The answers to the above are perhaps hidden in the response that an unprepared staffer at the Khachaturian Foundation gave to Hetq’s Austrian colleagues from Dossier when they called, inquiring about its collaboration with Del Gesu.
The staffer responded that the Del Gesu Foundation "has an office here", and that she must consult with Sergey Smbatyan before answering any related questions. The staffer added that Smbatyan would get back to our Austrian colleagues.
We should note that Sergey Smbatyan is not listed as a de jure member of the Khachaturian Foundation’s management or staff. Needless to say, we received no reply from said foundation.
Del Gesu Foundation is not listed in Armenia’s company registry.
1A Sayat-Nova Street is the address of the Yerevan State Conservatory, where the Aram Khachaturian-Cultural Competition Foundation, Armenia’s State Youth Orchestra, and Sergey Smbatyan’s Support to Classical Music NGO are also located.
Our investigation shows that the activities of the Del Gesu Foundation are mostly tied to the Aram Khachaturian Foundation and the Richard Wagner Conservatory in Vienna. The circle shrinks even more when we take into account the fact that the Aram Khachaturian Foundation serves as an official partner of the Richard Wagner Conservatory.
Before taking a detailed look at the Richard Wagner Conservatory and the XI Aram Khachaturian Competition, let’s take a brief look at the Aram Khachaturian- Competition Cultural Foundation.
This foundation is the personal venture of the Smbatyan family. Armen Smbatyan is an advisor to the Armenian president, and created the foundation and serves as its board’s president.
The Foundation’s official orchestra is the State Youth Orchestra of Armenia, and Sergey Smbatyan, his son, is its artistic director and principal conductor. Anna Ter-Hovakimyan, executive director of the Khachaturian Foundation, also serves as the general director of the State Youth Orchestra. Anna Ter-Hovakimyan, who has collaborated with the Smbatyan family for years, is the wife of Shahen Shahinyan, current rector of the Yerevan State Conservatory and Aram Khachaturian-Cultural Competition Foundation board member.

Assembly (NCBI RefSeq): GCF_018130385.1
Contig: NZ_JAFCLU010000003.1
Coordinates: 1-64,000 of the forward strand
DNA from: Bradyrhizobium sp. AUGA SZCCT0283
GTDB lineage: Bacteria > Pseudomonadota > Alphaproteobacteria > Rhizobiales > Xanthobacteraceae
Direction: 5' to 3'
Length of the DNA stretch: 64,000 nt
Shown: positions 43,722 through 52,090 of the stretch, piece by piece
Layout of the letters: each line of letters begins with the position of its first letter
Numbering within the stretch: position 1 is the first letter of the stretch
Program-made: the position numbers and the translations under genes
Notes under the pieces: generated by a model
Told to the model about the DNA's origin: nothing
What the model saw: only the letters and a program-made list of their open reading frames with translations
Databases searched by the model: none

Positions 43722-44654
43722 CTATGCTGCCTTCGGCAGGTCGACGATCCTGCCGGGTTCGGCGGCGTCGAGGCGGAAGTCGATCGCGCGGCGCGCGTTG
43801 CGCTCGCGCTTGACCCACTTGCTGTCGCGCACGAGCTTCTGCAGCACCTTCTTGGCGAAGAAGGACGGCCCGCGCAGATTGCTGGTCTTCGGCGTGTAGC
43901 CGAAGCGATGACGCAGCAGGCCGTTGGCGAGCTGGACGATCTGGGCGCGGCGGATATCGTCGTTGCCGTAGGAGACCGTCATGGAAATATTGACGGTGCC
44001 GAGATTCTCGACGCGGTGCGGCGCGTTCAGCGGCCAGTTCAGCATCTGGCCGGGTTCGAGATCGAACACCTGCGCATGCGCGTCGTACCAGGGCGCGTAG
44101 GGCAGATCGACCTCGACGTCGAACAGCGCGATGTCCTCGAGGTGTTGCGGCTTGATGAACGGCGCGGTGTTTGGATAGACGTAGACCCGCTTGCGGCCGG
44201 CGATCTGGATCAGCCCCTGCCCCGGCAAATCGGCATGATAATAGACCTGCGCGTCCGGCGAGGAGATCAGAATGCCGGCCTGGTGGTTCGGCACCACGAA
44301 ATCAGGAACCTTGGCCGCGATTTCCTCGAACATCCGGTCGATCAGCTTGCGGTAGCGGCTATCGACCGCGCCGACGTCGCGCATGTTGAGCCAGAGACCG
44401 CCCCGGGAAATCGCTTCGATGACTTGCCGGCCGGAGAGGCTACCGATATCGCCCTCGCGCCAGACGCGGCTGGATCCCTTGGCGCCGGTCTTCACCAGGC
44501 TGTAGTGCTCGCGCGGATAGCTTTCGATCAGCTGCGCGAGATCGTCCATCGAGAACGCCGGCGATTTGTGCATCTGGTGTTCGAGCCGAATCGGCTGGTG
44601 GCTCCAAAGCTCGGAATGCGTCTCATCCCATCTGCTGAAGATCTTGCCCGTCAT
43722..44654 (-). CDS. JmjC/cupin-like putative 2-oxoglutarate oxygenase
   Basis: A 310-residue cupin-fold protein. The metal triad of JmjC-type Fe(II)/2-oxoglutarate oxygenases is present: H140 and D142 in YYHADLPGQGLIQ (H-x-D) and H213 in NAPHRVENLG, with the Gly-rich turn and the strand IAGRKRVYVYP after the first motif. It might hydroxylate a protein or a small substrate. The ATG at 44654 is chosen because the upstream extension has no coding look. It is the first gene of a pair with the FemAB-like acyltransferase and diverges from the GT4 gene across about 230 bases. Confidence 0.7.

To make matters worse, Gor Vardanyan, implicated with Armen Smbatyan in the scheme to finagle property documents to gain ownership of the AOKS (Russian acronym for the Armenian Society for Friendship and Cultural Relations with Foreign Countries – ASRFC) building on Yerevan’s Abovyan Street (Property Tricksters: Armenia’s Culture Minister and Presidential Adviser Appropriate Yerevan Landmark), conducts the yearly audit for the Khachaturian foundation.
Vardanyan was also implicated in the case of seizing a plot of land adjacent to Yerevan’s Tchaikovsky Music School.
We should remind readers that for some thirty years Armen Smbatyan’s mother, the late Tatyana Hayrapetyan, was the de jure head of the Tchaikovsky Music School. In practical terms, however, Armen Smbatyan controls it.
Top photo: Armen Smbatyan, Richard Wagner Conservatory Director Mirza Kapetanovich, and Del Gesu Foundation Director Robert Dumitresku. Yerevan’s State Conservatory is seen in the background.